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ENVIRONMENTAL IMPACT: Victory Nickel files statement for Minago nickel project

MANITOBA - Toronto-based Victory Nickel has filed the environmental impact statement (EIS) for its 100%-owned ...



MANITOBA – Toronto-based Victory Nickel has filed the environmental impact statement (EIS) for its 100%-owned Minago nickel project in the Thompson Nickel Belt. If development proceeds, it will provide approximately 600 construction jobs and 400 full-time jobs once production begins.

The company expects that the technical review of the EIS and subsequent Manitoba conservation advice with respect to public consultations and requests for specific additional information will require several months.

Victory files the feasibility study in March 2010. It is to be an open pit mine with a
10,000-t/d conventional flotation mill. Pre-production capital expenditures would be $588.5 million in current Canadian dollars. Operating cost over the life of the mine is estimated at $2.12/lb net of byproduct credits. Frac sand would be the byproduct. The project has a net present value of $294 million (8% discount), and the initial capex would be repaid over seven years. The deposit contains a measured resource of 11 million tonnes at 0.56% Ni, an indicated resource of 34 million tonnes at 0.51% Ni, and an inferred resource of 15 million tonnes at 0.53% Ni (0.25% nickel cutoff).

Visit www.VictoryNickel.com to read the feasibility report in full.


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1 Comment » for ENVIRONMENTAL IMPACT: Victory Nickel files statement for Minago nickel project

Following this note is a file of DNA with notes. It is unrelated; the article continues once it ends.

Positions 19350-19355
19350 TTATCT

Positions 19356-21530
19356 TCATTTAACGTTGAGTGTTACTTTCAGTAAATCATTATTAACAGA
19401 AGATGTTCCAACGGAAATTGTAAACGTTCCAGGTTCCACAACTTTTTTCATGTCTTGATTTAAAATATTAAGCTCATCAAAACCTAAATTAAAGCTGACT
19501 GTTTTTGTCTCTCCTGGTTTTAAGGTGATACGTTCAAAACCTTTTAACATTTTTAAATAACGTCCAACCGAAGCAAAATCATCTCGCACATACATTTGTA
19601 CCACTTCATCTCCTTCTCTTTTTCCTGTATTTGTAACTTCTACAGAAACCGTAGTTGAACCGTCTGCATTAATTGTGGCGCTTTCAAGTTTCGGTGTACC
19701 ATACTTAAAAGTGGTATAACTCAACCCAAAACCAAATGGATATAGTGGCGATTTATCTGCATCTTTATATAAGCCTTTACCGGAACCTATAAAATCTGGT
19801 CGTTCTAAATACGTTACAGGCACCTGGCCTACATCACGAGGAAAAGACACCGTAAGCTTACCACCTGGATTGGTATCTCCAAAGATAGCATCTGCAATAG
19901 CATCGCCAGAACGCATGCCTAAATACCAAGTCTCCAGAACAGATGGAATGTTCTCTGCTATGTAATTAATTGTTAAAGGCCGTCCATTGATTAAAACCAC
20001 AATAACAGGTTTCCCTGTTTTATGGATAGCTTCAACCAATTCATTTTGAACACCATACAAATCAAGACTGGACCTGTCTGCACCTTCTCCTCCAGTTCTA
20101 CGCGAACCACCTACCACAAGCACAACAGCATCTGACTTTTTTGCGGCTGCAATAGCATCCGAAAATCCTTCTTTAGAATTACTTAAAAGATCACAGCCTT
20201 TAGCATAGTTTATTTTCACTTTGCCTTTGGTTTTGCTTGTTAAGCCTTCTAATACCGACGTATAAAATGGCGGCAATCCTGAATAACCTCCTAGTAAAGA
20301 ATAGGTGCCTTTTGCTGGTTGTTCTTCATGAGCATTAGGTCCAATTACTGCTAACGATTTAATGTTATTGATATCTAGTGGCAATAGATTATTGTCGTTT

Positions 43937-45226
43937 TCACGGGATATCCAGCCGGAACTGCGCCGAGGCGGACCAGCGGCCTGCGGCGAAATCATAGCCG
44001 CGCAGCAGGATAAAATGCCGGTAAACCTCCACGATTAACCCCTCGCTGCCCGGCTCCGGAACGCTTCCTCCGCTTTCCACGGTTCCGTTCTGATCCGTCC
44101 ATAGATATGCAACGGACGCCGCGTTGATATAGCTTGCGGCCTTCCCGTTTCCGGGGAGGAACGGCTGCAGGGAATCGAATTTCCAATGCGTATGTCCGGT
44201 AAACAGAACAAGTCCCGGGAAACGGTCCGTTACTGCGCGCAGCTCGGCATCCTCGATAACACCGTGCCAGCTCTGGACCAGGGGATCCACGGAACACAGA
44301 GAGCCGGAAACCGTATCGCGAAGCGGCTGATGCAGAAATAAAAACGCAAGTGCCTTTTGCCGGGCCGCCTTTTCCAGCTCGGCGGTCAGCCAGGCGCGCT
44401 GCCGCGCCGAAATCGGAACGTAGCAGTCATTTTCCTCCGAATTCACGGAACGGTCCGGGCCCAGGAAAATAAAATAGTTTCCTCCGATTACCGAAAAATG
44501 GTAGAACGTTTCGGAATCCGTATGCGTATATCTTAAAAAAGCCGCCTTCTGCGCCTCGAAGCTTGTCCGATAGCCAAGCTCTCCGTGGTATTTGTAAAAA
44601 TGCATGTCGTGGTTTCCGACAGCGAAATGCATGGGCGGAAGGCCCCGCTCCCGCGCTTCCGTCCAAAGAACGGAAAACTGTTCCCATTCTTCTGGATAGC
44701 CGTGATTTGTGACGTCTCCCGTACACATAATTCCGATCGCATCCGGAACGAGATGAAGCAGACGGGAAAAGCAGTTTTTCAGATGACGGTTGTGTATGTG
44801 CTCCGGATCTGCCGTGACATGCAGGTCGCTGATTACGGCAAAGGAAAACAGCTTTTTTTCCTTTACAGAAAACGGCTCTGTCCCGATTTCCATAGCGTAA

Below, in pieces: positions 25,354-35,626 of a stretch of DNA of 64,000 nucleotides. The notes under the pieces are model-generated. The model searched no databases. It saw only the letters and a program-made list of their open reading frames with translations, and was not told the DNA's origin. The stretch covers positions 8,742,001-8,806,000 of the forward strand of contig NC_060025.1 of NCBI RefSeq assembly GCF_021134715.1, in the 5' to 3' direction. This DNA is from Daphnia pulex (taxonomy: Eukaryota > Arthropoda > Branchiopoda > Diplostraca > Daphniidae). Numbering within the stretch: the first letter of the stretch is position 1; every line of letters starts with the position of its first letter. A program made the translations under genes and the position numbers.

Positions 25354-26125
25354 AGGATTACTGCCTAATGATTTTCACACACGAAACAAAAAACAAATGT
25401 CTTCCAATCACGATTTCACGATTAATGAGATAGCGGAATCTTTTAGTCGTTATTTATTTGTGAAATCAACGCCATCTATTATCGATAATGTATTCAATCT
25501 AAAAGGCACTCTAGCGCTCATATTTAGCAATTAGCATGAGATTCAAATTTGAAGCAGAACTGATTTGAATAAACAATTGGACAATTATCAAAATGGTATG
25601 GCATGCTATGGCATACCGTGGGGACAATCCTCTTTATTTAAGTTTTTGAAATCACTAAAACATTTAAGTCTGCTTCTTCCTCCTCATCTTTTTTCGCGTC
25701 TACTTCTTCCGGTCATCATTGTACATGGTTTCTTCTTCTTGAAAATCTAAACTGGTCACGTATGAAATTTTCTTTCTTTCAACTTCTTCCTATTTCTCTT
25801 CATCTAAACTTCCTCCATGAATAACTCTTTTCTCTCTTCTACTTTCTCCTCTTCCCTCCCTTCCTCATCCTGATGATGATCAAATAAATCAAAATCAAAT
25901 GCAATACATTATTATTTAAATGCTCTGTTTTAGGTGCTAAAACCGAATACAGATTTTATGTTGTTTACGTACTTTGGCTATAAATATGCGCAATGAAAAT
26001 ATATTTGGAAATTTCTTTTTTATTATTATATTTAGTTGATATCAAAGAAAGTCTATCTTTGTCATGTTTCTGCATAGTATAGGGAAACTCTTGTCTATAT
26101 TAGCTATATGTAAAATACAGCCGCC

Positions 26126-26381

1. Henrik Thalenhorst says:

    Just a brief note on the Victory Nickel article. Since there is a feasibility study for the Minago project, mineral resources alone do not adequately describe the project. Also, the study makes a clear difference between total nickel content (which is stated for the resource grades in the article) and sulphide nickel content, the difference being unrecoverable silicate nickel. In addition to reporting measured and indicated resources of 54 million tonnes with an average grade of 0.52% total nickel, the article, in my opinion, should also have mentioned the proven plus probable reserves of 25.2 million tonnes with an average grade of 0.43% sulphide nickel (itself subject to a projected 71% metallurgical recovery). In the context of the project, the resource tonnages and nickel grades are economically misleading.

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